Skip to main content

X58 On A Budget: Seven Sub-$200 Core i7 Boards

ASRock X58 Extreme

Unlike it’s previously-tested X58 SuperComputer, ASRock’s X58 Extreme is designed to support up to two graphics cards in SLI or CrossFire mode. Both slots receive full PCI Express 2.0 x16 bandwidth.

A third x16-length slot utilizes the four remaining PCIe 2.0 pathways from Intel’s X58 Express northbridge, making it a good place to put a lower-performance graphics card or high-bandwidth RAID controller. Two x1 slots and several onboard PCIe devices are instead tied to the ICH10R southbridge, along with two legacy PCI slots.

That combination gives the X58 Extreme amazing flexibility for expansion among modern motherboards, since so many competing products have sacrificed this seven-slot design. ASRock even made sure to keep the northbridge heat sink out-of-the-way so that a long x1 card can be installed in the top slot, though care must be taken to make sure nothing (such as a resistor) protruding from the back side of a card so placed makes contact with the sink.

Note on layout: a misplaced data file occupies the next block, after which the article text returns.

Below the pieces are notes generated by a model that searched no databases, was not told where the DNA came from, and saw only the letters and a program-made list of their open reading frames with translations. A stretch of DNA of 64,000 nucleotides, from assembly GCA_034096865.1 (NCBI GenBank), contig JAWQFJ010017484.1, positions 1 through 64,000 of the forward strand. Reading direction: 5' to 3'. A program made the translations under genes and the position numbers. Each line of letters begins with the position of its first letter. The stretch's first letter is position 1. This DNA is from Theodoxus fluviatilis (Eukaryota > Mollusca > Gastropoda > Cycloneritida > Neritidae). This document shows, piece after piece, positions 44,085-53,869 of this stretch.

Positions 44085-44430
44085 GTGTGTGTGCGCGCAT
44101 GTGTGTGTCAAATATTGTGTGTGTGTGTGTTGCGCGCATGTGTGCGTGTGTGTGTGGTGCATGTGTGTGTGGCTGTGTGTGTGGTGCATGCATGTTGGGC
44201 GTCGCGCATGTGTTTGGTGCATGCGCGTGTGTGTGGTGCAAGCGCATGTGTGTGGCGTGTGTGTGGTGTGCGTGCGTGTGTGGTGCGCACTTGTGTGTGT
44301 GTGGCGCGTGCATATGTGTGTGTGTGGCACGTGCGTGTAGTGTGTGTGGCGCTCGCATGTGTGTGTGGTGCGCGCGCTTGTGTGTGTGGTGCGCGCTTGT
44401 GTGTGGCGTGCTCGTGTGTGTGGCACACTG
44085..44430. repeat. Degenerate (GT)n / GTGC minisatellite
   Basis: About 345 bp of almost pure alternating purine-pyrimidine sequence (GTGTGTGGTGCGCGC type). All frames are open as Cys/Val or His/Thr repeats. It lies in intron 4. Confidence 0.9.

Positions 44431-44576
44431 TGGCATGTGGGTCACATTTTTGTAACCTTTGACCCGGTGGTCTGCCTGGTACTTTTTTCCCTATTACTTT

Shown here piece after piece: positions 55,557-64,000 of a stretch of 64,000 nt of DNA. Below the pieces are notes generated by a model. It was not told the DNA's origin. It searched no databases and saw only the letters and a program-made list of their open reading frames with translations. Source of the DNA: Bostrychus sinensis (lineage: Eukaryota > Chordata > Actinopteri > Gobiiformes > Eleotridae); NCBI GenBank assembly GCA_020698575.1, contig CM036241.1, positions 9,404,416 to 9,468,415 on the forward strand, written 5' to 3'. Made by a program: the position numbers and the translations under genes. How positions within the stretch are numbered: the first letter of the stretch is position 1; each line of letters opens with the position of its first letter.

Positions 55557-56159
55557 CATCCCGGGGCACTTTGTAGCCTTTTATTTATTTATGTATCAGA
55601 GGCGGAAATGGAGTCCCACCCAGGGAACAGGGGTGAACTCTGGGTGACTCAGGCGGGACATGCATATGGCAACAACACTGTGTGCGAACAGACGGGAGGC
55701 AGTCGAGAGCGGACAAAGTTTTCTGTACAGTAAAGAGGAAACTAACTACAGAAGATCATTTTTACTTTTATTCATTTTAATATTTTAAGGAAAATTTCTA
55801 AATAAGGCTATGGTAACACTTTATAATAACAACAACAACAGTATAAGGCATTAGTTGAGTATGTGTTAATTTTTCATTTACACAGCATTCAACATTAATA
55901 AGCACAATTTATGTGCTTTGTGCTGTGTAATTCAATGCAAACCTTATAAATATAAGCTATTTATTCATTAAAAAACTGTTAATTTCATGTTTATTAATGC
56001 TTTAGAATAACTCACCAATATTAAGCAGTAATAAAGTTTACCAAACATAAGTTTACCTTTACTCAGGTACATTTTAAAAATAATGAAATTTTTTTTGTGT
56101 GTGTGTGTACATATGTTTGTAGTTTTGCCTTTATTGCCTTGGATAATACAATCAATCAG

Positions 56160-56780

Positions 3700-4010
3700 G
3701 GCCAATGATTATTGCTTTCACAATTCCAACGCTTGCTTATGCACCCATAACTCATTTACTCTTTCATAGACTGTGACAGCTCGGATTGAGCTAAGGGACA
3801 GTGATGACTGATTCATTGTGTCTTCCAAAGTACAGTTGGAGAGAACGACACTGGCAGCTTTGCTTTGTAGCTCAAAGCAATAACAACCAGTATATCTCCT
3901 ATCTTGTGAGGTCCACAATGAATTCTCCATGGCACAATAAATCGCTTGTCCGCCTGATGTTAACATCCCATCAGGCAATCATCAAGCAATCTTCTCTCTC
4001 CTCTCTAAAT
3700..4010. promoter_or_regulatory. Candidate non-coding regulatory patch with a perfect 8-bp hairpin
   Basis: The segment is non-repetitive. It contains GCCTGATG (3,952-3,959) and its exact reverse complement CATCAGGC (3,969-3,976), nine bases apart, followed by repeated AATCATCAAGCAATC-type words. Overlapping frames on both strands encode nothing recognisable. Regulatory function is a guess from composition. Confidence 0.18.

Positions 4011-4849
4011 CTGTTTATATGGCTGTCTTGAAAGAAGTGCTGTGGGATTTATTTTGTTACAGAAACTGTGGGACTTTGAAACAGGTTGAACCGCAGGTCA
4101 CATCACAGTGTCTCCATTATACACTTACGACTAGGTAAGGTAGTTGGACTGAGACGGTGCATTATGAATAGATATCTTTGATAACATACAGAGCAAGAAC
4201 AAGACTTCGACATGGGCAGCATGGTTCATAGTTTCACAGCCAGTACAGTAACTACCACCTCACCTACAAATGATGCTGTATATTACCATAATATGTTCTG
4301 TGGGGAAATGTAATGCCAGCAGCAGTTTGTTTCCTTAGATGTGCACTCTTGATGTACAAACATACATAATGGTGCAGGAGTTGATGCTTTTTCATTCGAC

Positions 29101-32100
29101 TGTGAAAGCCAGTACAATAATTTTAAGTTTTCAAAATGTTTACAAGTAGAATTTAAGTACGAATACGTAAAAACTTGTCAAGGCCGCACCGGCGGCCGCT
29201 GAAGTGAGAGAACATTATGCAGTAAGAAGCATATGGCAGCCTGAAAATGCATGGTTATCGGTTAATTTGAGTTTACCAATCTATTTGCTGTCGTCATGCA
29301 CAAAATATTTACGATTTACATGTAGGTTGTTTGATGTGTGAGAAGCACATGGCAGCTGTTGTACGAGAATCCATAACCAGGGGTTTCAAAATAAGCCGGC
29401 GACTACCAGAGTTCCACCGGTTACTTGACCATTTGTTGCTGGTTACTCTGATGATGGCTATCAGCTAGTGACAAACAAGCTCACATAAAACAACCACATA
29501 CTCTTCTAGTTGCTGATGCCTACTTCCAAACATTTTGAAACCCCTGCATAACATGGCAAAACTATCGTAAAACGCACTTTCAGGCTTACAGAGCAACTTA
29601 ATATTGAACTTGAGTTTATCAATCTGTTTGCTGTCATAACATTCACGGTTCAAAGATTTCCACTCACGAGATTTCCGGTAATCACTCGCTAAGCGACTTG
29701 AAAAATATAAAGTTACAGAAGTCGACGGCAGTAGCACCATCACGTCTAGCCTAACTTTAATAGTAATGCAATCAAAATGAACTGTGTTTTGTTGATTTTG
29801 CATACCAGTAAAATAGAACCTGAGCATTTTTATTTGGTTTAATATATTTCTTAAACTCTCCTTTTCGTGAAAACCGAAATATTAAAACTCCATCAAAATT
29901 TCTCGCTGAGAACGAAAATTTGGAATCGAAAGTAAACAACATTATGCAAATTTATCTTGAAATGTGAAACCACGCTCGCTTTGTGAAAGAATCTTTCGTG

With its DIMM slots, both power connectors, and several front-panel connector blocks all moved conveniently towards the top edge, the X58 Extreme might have the most convenient layout we’ve seen in recent years with one exception: the floppy connector is shoved into the lower rear corner. We’re certain that some Windows XP “hangers-on” will lament the need for a floppy to load RAID drivers during OS installation.